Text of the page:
What is it about virtual reality that brings out the masochism of people? We’ve already seen VR mods that can make the wearer feel pain and constrict breathing to ‘enhance’ the experience, but the latest one has the power to actually kill a player if they die in game. Literally kill.

This isn’t a plotline discarded by some Saw fanfiction writer who wanted to keep things believable, but rather something made by Oculus VR founder Palmer Luckey. Unless he’s trolling on a disturbing scale.

“The idea of tying your real life to your virtual avatar has always fascinated me,” Luckey wrote in a blog post explaining the grim project, first spotted by Vice. “You instantly raise the stakes to the maximum level and force people to fundamentally rethink how they interact with the virtual world and the players inside it.” 

For most people, the need to finish a level before the battery runs out is quite enough excitement, thankyouverymuch. But for Luckey, modding what looks like an Oculus Quest Pro with three explosive charges takes the excitement to a whole new level. They’re attached to a narrowband photo sensor that can be triggered by a certain shade of red — the kind you might see on a ‘Game Over’ screen.

He’s christened the potentially murderous device “NerveGear” — a name which comes from its inspiration — an anime series called Sword Art Online where characters have to deal with the works of a mad scientist who has ensured that if you die in game, you die in real life.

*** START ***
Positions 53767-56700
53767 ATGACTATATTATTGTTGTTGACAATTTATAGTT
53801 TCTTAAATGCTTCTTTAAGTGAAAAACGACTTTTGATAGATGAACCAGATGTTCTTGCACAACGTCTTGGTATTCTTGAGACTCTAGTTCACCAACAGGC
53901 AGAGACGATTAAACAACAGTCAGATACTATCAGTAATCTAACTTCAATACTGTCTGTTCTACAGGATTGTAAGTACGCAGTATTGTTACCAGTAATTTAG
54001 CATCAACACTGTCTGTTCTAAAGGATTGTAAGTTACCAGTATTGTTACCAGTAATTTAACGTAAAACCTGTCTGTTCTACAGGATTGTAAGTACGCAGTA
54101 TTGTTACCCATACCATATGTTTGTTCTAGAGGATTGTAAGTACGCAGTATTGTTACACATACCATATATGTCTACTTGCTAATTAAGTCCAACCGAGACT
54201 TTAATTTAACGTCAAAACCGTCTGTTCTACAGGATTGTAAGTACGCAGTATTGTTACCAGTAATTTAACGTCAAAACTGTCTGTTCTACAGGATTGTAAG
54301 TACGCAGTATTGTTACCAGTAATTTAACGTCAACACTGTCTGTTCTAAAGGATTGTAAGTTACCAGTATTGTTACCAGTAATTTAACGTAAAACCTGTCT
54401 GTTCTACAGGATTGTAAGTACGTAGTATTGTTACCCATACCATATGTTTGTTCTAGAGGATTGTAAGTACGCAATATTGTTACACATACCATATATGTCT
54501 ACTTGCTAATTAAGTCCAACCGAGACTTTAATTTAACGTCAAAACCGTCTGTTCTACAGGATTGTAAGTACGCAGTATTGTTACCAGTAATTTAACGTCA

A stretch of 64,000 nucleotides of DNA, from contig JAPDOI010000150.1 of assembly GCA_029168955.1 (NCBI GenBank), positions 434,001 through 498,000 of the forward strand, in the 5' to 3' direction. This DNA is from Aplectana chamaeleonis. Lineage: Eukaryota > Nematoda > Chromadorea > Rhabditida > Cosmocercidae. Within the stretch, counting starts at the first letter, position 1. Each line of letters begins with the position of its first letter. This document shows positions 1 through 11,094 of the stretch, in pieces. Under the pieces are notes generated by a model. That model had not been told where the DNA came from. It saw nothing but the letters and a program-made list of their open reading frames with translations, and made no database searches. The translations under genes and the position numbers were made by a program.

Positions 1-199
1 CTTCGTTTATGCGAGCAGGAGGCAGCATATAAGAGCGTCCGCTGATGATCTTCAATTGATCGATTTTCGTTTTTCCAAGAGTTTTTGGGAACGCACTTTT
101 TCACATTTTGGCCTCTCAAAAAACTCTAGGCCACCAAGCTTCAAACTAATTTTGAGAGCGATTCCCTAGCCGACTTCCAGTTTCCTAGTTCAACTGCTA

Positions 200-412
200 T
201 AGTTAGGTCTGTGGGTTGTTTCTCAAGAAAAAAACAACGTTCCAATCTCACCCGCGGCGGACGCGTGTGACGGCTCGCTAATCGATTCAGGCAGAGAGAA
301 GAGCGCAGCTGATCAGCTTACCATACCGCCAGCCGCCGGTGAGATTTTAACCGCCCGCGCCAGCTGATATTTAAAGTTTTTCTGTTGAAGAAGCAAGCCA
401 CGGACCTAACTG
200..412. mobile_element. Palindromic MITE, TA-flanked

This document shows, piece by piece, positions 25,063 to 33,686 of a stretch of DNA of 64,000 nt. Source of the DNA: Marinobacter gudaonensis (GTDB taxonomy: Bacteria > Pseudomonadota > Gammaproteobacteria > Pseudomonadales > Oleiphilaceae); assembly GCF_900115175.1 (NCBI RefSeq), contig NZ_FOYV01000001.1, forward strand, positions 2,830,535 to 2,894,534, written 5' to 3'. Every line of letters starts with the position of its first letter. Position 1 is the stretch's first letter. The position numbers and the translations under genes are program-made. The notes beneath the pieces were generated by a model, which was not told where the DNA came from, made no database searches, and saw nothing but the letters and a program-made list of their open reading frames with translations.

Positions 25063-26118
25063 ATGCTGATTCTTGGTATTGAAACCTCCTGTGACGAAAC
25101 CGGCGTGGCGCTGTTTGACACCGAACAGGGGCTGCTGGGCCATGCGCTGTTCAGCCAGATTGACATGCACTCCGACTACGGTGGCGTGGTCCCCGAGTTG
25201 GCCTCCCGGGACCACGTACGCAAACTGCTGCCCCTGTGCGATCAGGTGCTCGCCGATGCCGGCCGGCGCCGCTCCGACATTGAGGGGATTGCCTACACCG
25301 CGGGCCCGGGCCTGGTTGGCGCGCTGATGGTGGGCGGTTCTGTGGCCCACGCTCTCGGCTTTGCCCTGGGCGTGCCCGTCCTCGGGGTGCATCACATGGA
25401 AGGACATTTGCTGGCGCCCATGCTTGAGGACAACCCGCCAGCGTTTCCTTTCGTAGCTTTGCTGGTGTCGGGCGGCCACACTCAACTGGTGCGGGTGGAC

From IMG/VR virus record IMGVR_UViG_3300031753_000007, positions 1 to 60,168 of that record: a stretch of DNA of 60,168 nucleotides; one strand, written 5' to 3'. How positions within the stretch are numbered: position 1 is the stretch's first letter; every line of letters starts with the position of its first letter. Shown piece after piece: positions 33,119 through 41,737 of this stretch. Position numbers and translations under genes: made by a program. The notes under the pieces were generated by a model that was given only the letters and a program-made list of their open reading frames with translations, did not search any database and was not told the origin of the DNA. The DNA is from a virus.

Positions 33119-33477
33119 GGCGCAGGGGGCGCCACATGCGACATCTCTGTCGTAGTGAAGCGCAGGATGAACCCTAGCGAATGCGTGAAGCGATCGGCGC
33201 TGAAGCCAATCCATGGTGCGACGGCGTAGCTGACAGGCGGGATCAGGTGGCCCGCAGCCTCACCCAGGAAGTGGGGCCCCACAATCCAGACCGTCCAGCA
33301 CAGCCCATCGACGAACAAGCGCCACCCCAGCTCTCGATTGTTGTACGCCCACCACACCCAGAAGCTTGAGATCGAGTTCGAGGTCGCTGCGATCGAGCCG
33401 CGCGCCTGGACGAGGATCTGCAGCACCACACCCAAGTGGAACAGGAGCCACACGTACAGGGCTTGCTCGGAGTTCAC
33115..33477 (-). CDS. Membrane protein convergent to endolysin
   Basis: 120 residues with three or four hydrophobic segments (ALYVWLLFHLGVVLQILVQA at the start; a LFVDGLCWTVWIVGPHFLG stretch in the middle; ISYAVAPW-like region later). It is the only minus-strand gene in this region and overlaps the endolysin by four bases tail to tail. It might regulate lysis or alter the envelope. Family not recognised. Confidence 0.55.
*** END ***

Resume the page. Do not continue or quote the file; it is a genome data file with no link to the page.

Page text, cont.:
Luckey says that “literally thousands” of people have asked “variations of” the question “when will you make the NerveGear real?” Though, to be fair, they probably weren’t expecting the answer of “November 2022.”

Luckey hasn’t tried the headset himself yet, but not for the obvious reason that would prevent you or I putting it on. “There are a huge variety of failures that could occur and kill the user at the wrong time,” Luckey wrote, reassuringly. 

“This is why I have not worked up the balls to actually use it myself, and also why I am convinced that, like in SAO, the final triggering should really be tied to a high-intelligence agent that can readily determine if conditions for termination are actually correct.”

Until that time comes, NerveGear is “just a piece of office art” and “a thought-provoking reminder of unexplored avenues in game design.”

For me, it’s more of a reminder that some avenues are unexplored for a reason. Someone, somewhere will be stupid enough to want a go.